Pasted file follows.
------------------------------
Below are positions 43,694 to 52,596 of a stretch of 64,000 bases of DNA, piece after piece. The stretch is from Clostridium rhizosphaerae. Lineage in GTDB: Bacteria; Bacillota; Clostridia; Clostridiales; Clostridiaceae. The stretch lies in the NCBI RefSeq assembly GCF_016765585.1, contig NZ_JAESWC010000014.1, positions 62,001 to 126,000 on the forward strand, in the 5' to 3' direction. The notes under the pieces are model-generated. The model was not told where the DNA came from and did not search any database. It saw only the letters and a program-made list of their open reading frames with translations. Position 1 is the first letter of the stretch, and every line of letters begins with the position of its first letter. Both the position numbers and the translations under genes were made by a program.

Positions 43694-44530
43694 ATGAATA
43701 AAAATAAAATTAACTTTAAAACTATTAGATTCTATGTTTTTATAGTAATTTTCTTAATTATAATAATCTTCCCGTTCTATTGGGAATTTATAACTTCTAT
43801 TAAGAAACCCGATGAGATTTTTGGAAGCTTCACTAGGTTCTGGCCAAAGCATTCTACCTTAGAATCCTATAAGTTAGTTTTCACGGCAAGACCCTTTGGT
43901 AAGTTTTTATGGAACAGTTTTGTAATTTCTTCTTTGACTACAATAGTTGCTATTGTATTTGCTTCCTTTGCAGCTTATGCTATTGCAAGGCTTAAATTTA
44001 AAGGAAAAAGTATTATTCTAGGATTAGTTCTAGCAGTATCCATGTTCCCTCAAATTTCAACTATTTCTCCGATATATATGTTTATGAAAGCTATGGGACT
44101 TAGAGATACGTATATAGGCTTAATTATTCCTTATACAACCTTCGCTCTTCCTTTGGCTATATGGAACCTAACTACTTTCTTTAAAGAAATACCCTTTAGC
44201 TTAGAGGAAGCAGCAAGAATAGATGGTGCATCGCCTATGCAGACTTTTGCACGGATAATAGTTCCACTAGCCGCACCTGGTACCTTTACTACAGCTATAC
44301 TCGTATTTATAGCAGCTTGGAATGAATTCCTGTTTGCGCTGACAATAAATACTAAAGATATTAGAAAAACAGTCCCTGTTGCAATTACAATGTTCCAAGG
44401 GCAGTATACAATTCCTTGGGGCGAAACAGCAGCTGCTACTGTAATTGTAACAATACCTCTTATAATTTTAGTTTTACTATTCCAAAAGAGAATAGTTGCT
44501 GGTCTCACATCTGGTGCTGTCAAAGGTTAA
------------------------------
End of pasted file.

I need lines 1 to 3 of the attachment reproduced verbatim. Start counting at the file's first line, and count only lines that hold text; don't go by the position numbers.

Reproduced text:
Below are positions 43,694 to 52,596 of a stretch of 64,000 bases of DNA, piece after piece. The stretch is from Clostridium rhizosphaerae. Lineage in GTDB: Bacteria; Bacillota; Clostridia; Clostridiales; Clostridiaceae. The stretch lies in the NCBI RefSeq assembly GCF_016765585.1, contig NZ_JAESWC010000014.1, positions 62,001 to 126,000 on the forward strand, in the 5' to 3' direction. The notes under the pieces are model-generated. The model was not told where the DNA came from and did not search any database. It saw only the letters and a program-made list of their open reading frames with translations. Position 1 is the first letter of the stretch, and every line of letters begins with the position of its first letter. Both the position numbers and the translations under genes were made by a program.

Positions 43694-44530
43694 ATGAATA